For most of the week the little island, 14 miles long, 6 miles wide, was well and truly becalmed. Nice if you live here. Nice if you’ve come on holiday with the family. Not so nice if you’ve travelled, say, thousands of miles to get to the Tiree Wave Classic only to find there is not so much as a breeze and very little in the way of waves.

Timo Mullen (Ireland) effectively won the Wave Classic on day one of the competition. But these bare facts don’t paint the whole picture. The Tiree Wave Classic is so much more than a competition. Many ancillary events play an important part in making this 23-year-old competition a hit with islanders and competitors alike. For instance, the Tiree Team 15 Junior Racing Event, held at Loch Bhasapol, was a great success. 17 rounds of racing were completed with the junior racers prior to finally announcing the winners of the event. William Angus MacLean, of Wild Diamond Windsurfing, said ‘Overall the day turned out to be a great success, even with the light winds that we had over the course of the day. This is an event which we hope to grow for next year to involve more young windsurfers in racing and give them the opportunity to interact with the top stars in the sport.’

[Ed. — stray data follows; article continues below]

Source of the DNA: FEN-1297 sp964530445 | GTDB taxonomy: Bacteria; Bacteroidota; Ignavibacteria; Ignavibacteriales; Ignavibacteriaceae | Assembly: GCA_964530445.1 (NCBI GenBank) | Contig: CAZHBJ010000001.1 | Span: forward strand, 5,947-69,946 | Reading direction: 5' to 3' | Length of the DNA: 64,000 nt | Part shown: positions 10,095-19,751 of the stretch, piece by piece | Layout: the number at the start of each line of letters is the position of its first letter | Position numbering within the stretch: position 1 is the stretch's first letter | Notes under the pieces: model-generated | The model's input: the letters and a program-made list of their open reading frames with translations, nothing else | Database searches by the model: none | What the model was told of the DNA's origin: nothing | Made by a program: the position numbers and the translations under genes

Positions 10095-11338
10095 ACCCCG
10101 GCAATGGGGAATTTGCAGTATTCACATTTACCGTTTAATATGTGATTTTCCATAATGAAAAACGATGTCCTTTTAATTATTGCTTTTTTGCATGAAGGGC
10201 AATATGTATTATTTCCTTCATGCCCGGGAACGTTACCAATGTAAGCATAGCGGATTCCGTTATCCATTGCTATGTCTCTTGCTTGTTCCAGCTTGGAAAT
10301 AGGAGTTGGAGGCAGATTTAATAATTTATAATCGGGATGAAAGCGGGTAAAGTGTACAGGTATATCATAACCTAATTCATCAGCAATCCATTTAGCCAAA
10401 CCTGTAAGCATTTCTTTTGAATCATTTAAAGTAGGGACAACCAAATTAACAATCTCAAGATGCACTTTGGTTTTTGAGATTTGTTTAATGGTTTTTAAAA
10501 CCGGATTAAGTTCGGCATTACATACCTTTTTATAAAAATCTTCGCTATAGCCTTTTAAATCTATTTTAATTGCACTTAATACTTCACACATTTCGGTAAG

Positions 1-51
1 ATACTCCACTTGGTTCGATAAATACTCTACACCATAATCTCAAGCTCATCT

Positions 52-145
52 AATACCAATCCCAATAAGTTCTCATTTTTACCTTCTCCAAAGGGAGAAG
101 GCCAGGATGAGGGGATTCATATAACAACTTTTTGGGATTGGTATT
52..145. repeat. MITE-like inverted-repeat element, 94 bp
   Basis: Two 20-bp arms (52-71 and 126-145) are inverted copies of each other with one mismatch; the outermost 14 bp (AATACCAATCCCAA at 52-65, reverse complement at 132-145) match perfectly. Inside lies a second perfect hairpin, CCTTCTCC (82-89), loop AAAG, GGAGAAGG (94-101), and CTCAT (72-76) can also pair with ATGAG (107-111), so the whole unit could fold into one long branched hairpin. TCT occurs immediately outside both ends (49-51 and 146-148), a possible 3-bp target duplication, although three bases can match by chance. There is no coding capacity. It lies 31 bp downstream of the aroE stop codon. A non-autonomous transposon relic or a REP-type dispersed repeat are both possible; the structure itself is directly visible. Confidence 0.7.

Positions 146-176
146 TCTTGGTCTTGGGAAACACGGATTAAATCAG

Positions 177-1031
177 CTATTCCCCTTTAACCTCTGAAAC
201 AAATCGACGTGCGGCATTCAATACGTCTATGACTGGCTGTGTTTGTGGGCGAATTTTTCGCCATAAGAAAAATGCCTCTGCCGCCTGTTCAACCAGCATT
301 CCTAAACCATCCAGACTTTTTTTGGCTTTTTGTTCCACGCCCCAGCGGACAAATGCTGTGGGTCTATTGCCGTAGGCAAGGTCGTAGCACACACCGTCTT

The highly anticipated Coll Adventure Challenge had to be ‘tweaked’ in view of the lack of wind. However the brave souls who took part were enthusiastic and the large crowd of spectators did their utmost to cheer them on. After a 6k run on the beach the competitors raced paddle boards in Gott Bay (instead of windsurfing to Coll). After the paddle board heats were over everyone piled into a Rigid Inflatable Boat to be ferried to Coll for the mountain bike stage. This was the second year in which this very special triathlon has featured at the Wave Classic and hopefully it is now a permanent feature. George Shilitto won the C.A.C. in spite of falling off his bike while going round the half-marathon course on Coll.

A host of peripheral events and activities ensured noone would be stuck for anything to do. This included a community drinks reception in which the public were extended a warm welcome to come along and find out more about the Tiree Wave Classic. In addition, the Tiree Lodge Hotel ensured there was something different on every night including two full to capacity gigs by local bands Trail West and The Defenders. And this is where the bit about ‘surfers liking fun’ comes in. There’s no doubt about it: if you want to be in the middle of a great party you had to be at The Tiree Lodge Hotel in the evening during the Classic! And whether you approve or not there’s no denying the fact that the photo-shoot at Gott Bay of three naked windsurfers certainly got the island into the news. There’s something about the combination of the words ‘nude’ and ‘windsurfer’ which causes internet search engines to go into overdrive. My own blog – Isle of Tiree Diary – had hundreds of hits within hours of my featuring a link to an internet report on the subject.

And so, the Tiree Wave Classic is over for another year. Undeterred by the unseasonably good weather here’s hoping these good natured, dedicated sailors – or is that surfers? – will come back next year. We’re looking forward to it already. And some wind to go with it, hopefully!

-Gordon Scott